An important reminder for the RCIA coordinators was that each candidate or catechumen has “no strings attached in RCIA” but only freedom, Sister Moira said.
“We go with them as far as they’re willing to go,” Father Stice said. “Jesus gave people the freedom to walk away from Him, but He never walked away.”
Sister Peter Miriam expressed that one of the difficulties of RCIA is keeping new Catholics connected to the Church after their initiation.
“It’s a high percentage of those who enter the Church, they leave, end up leaving the Catholic Church within five years,” Sister Peter Miriam acknowledged.
“I look around the parish today, and I see some really active parishioners, and they’ve gone through RCIA,” Mrs. Collins said. “But then we’ve had our number that have decided that this wasn’t for them. They’d be good Catholics for two or three years and then we’ve never seen them again.”
The Association for Catechumenal Ministry is an organization “founded in 1998 by a group of bishops, priests, and laity” that provides a “communications, resources, and education network for diocesan and parish personnel involved in the work of the catechumenate,” according to its website, acmrcia.org.
In a blog post, the ministry lists five reasons as to why new Catholics leave behind the faith so soon after being received into the Church.
“Not that all of those things are happening [in our diocese], it’s just kind of what an organization nationally identified as some of the key pieces at play for why people end up leaving so quickly,” Sister Peter Miriam explained.
Reason One: People are not brought from their initial motivation to firm conviction.
“You’re not converting because of a concept. It has to be deeper,” Sister Peter Miriam said.
“So, in some sense, they haven’t been properly catechized. So that first zeal, first fervor for wanting to look at something didn’t deepen into a commitment, a conversion, that ‘I believe this,’” Sister Peter Miriam said. “They’ve just kind of been rushed through the process.”
Reason Two: A lack of pastoral care during the neophyte year and beyond.
“It’s such an intense time and experience.… They’re going through RCIA with other people who are in similar situations, and they’re being formed together, and they have this community,” Sister Peter Miriam explained.
Finding themselves as a new Catholic within the parish community “is a challenge,” Sister Peter Miriam said. “How do we better address the needs of those who have entered the Church now that they’re Catholic? What are their needs, how do we keep them coming back? Not keep them, but how do we help them to… engage with that zeal and love, that new zeal that they’ve come to?”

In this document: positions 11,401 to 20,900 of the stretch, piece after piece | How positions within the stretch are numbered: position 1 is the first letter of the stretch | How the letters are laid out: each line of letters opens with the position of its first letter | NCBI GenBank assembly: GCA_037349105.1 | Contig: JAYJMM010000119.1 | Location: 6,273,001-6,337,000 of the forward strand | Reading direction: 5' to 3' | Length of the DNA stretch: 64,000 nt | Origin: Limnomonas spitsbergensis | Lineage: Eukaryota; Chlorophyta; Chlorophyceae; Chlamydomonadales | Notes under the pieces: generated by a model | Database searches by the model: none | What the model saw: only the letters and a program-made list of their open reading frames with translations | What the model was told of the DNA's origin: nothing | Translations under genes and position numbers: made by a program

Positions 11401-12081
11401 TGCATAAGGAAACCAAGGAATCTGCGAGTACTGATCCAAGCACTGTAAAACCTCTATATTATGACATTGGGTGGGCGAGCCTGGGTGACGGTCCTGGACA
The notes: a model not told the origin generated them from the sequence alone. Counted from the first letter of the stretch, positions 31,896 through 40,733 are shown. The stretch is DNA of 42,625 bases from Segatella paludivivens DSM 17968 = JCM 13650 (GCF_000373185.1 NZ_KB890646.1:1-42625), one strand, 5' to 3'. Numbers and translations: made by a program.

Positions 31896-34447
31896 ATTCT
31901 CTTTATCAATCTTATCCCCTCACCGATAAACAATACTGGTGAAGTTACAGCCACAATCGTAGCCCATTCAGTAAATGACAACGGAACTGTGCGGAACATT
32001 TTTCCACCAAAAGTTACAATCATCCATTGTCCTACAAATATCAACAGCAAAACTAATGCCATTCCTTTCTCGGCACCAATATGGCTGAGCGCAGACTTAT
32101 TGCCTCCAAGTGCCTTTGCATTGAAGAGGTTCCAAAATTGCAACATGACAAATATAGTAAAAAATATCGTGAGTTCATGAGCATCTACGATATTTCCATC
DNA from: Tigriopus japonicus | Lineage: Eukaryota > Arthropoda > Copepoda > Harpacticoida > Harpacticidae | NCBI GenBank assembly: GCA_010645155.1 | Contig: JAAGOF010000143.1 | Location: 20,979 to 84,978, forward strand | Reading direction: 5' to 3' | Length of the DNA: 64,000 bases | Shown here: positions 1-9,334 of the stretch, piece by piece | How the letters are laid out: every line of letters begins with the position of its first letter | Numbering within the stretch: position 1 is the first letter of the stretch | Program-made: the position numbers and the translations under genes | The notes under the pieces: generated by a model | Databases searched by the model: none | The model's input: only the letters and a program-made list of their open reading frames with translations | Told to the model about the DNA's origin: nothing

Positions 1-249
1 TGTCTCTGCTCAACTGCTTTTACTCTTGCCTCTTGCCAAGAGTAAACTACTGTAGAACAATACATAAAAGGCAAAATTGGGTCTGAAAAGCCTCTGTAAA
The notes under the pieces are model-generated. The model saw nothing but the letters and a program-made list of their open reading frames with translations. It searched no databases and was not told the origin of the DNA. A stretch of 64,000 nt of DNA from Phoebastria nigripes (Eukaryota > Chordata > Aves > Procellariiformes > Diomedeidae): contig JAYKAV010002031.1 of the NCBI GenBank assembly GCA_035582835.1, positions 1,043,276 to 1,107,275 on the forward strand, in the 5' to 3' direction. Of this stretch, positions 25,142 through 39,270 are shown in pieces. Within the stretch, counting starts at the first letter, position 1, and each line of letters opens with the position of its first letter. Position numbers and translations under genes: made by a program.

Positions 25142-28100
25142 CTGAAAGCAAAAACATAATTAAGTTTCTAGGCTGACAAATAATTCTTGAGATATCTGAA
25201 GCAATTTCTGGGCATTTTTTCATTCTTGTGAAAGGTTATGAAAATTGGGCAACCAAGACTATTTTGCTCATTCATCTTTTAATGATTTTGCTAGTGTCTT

Reason Three: The RCIA team does not adequately represent the makeup of the parish.
“You have people who are involved in RCIA, and usually lots of people are very similar and the same people who volunteer for everything all the time, and so you really connect with them,” Sister Peter Miriam said. “Now you’re plunked into the normal everyday life of the parish, and who are these people?”
Reason Four: They do not become liturgical people.
“If we don’t really share the faith with people regarding the liturgy and help them to know and understand the beauty of the liturgy, it doesn’t really allow them to go deeper because you just become Catholic in name, in some sense,” Sister Peter Miriam pointed out.
Reason Five: They don’t get the Deposit of Faith delivered to them.
“During the process of RCIA they’re really not given, for whatever reason, the real teaching of the faith,” she noted. “Some of them, if they start to realize what they’ve assented to, they start to realize… ‘I don’t agree with this’ and quickly disappear.”
Aside from new Catholics leaving the Church after RCIA is completed, RCIA coordinators have other ongoing challenges within their program. Such examples include working with a group of individuals who are in different stages of their faith life; small parish programs trying to create community; ensuring candidates and catechumens develop a personal relationship with Jesus and the Church; and the logistics of traveling far distances for diocesan events and Masses.
The RCIA conferences aim to educate, equip, and support parish leaders to best tackle the various concerns and issues regarding their own parish, and teaching the Catholic faith is of the utmost importance to Sister Peter Miriam.
“To come to a deeper understanding and appreciation of that great gift of baptism that we’ve encountered, so that from that place of knowing and understanding our own baptism, we can draw from that and help draw others into that great mystery,” she said.